I'm glad your first chase was a "success". Your experienced chaperones should know you give up the storm to avoid becoming a sitting duck. Words to live by on your next chase.
Member Since: Posts: Comments:
1952. sar2401
Quoting daddyjames:


I know. And I am not saying that this should be a federal issue, but should definitely be one here in OK, and definitely in regions of OK that have experienced this more frequently.

The state government here has been advocating "personal responsibility", and private homeowners should factor the cost of a shelter into the cost of buying a house.

One woman in Moore - can't remember where it was - said as she was trying to salvage something from what was left in her house (and I am paraphrasing): The next time, I'll forgo the granite countertops and whirlpool bath for a storm shelter.

The fact that the government has to mandate that apartment complexes, condos, and developers is just ridiculous. One could argue the morality of this, and it should be the "personal responsibilty" of the developers.

I'll give an example: grew up in South Florida. Parents live in the same house, they bought preconstruction, originally built in the '70's. Had it inspected recently to make sure it would meet the upgraded building codes for hurricanes. Inspector came down in amazement: the developer had constructed it such that the roof actually exceeds what is currently required in SoFl.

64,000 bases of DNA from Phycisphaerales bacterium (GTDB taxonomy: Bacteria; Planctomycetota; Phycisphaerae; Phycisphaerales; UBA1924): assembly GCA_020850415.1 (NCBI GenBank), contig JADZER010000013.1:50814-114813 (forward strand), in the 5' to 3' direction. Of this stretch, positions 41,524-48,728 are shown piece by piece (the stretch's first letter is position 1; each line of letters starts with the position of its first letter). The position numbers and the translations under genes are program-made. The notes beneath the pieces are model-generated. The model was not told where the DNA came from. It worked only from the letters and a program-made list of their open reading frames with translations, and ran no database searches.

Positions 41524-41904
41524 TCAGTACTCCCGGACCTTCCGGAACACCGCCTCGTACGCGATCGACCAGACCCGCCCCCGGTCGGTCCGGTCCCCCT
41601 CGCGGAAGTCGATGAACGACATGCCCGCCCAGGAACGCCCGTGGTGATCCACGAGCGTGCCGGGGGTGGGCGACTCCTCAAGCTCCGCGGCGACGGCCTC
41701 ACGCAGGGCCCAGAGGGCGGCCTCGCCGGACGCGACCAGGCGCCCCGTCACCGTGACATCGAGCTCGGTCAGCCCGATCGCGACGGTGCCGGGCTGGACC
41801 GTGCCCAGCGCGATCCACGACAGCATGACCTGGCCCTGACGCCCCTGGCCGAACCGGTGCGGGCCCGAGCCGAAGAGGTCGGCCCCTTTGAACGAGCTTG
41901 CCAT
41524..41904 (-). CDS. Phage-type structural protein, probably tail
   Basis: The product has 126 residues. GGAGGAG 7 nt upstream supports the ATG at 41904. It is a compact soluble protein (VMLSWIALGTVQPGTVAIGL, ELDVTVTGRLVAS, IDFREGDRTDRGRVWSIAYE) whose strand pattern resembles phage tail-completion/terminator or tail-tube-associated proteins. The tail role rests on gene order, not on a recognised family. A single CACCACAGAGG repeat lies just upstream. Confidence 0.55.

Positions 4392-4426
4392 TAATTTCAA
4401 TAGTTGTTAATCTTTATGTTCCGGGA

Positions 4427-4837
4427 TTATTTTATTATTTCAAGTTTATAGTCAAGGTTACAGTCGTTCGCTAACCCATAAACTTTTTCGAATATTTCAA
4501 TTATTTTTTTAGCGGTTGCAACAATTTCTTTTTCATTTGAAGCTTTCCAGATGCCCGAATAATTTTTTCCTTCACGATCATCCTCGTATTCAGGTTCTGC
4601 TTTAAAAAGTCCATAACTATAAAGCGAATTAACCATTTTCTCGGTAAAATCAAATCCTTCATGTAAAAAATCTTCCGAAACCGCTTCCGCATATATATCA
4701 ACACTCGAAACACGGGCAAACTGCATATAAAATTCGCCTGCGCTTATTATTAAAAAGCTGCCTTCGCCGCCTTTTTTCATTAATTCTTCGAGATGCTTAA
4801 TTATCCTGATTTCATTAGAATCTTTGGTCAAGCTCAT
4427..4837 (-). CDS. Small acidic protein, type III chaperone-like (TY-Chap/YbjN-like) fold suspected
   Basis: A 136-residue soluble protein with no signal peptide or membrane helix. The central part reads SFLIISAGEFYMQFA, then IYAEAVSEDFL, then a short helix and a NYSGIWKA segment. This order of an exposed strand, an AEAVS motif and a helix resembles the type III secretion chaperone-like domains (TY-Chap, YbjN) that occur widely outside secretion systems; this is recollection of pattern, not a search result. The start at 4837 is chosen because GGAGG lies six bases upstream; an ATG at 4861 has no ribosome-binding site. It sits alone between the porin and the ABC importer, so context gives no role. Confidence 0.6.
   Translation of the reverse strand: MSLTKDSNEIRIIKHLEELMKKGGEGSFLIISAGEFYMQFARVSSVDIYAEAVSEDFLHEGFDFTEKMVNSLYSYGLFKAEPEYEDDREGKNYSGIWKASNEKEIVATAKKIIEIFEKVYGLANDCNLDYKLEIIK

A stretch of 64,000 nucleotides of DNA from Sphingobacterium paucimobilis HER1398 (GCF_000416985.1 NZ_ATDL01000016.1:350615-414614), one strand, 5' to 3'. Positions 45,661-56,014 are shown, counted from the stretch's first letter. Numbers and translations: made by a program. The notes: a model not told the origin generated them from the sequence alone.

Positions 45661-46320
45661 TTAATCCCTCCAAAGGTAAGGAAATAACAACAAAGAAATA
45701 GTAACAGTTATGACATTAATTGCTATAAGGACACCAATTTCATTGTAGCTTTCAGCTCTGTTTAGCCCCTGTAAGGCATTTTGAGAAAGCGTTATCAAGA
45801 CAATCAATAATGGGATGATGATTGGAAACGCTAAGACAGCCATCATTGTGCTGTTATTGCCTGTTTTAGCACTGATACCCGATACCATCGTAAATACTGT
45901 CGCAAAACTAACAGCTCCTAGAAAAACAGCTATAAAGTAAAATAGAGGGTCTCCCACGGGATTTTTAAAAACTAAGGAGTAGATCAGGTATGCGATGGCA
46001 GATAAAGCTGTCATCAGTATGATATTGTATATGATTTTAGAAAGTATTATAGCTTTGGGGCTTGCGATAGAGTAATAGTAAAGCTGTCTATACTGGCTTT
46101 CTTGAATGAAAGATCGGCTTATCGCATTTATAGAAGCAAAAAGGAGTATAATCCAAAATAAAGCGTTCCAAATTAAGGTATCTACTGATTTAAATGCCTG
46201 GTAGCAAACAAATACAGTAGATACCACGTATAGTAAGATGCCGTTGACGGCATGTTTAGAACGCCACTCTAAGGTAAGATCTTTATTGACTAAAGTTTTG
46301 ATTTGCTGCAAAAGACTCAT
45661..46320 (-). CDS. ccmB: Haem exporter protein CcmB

Just so happens, the developer lived in the neighborhood. He took personal responsibility to ensure that his neighbors would not be in danger.

I gotta step off my soapbox, and get other things done - my "personal responsibilities".

Everyone have a fantastic, and safe, day! Catch you later!

Indeed, and some measure of personal responsibility is really the issue. I live in a house constructed in 1920. The home inspector said the roof connections were superior to what he sees in modern construction. I also have a 20 x 36 CMU garage/storm shelter that will survive anything other than a direct hit. Since I live in a tornado prone area, I checked these kind of things out before I bought the house.

OTOH, there is also some measure of government responsibility too. Public storm shelters are never going to happen on any large scale, but there are steps that can be taken easily and cheaply that at least increase the chance of survival. My fiancé is a nurse in a 150 bed extended care facility. There is no requirement, on either a state or federal level, that health care facilities be equipped with a weather radio...and her facility wasn't. I picked up a nice Midland WR-100 at a garage sale for $5, programmed it, and installed it at their main nursing station. They have a part of the building that's built to resist storms but, until now, all they had was sirens going off, with no idea if a storm was really headed toward them and how much time they had before it hit. They just dragged all the patients out into this designated hall area every time the sirens went off. Surely something as small and inexpensive as a weather radio should be mandatory equipment in any public facility, but especially health care facilities.